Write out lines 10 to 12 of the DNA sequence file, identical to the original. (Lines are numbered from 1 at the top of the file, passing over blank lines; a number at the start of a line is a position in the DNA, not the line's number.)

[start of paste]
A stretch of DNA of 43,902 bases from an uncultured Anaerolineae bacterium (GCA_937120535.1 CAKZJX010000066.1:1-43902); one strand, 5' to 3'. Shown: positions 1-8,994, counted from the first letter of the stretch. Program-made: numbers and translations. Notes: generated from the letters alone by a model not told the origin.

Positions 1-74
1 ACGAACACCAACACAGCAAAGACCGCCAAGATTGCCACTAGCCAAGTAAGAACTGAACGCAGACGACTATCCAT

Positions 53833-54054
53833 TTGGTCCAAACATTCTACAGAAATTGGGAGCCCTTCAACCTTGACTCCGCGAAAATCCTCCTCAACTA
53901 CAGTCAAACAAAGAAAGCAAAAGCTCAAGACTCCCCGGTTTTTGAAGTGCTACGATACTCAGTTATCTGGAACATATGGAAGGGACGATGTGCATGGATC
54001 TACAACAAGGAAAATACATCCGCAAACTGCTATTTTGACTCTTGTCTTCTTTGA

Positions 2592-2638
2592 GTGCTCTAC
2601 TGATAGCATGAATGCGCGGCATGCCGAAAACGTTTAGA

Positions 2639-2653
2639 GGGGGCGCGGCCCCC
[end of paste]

2601 TGATAGCATGAATGCGCGGCATGCCGAAAACGTTTAGA

Positions 2639-2653
2639 GGGGGCGCGGCCCCC